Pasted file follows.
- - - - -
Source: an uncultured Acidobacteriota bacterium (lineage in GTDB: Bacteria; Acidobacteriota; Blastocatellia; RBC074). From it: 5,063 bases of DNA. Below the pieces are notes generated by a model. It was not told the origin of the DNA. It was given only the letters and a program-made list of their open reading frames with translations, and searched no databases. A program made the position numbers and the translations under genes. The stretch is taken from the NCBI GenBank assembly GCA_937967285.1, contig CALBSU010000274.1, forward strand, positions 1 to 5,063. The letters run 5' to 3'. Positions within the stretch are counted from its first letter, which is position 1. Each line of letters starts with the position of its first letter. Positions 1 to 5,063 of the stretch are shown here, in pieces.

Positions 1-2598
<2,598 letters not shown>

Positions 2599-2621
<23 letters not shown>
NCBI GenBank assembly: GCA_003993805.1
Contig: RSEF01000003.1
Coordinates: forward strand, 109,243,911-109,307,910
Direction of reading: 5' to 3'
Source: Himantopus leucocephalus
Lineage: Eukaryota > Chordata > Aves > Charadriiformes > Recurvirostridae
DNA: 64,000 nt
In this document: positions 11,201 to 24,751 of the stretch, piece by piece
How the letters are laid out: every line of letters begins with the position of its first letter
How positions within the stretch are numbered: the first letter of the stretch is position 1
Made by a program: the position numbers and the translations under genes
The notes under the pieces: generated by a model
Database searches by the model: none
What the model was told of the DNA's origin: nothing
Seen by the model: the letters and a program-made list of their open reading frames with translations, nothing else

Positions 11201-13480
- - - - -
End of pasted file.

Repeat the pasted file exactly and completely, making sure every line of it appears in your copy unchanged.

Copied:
Source: an uncultured Acidobacteriota bacterium (lineage in GTDB: Bacteria; Acidobacteriota; Blastocatellia; RBC074). From it: 5,063 bases of DNA. Below the pieces are notes generated by a model. It was not told the origin of the DNA. It was given only the letters and a program-made list of their open reading frames with translations, and searched no databases. A program made the position numbers and the translations under genes. The stretch is taken from the NCBI GenBank assembly GCA_937967285.1, contig CALBSU010000274.1, forward strand, positions 1 to 5,063. The letters run 5' to 3'. Positions within the stretch are counted from its first letter, which is position 1. Each line of letters starts with the position of its first letter. Positions 1 to 5,063 of the stretch are shown here, in pieces.

Positions 1-2598
<2,598 letters not shown>

Positions 2599-2621
<23 letters not shown>
NCBI GenBank assembly: GCA_003993805.1
Contig: RSEF01000003.1
Coordinates: forward strand, 109,243,911-109,307,910
Direction of reading: 5' to 3'
Source: Himantopus leucocephalus
Lineage: Eukaryota > Chordata > Aves > Charadriiformes > Recurvirostridae
DNA: 64,000 nt
In this document: positions 11,201 to 24,751 of the stretch, piece by piece
How the letters are laid out: every line of letters begins with the position of its first letter
How positions within the stretch are numbered: the first letter of the stretch is position 1
Made by a program: the position numbers and the translations under genes
The notes under the pieces: generated by a model
Database searches by the model: none
What the model was told of the DNA's origin: nothing
Seen by the model: the letters and a program-made list of their open reading frames with translations, nothing else

Positions 11201-13480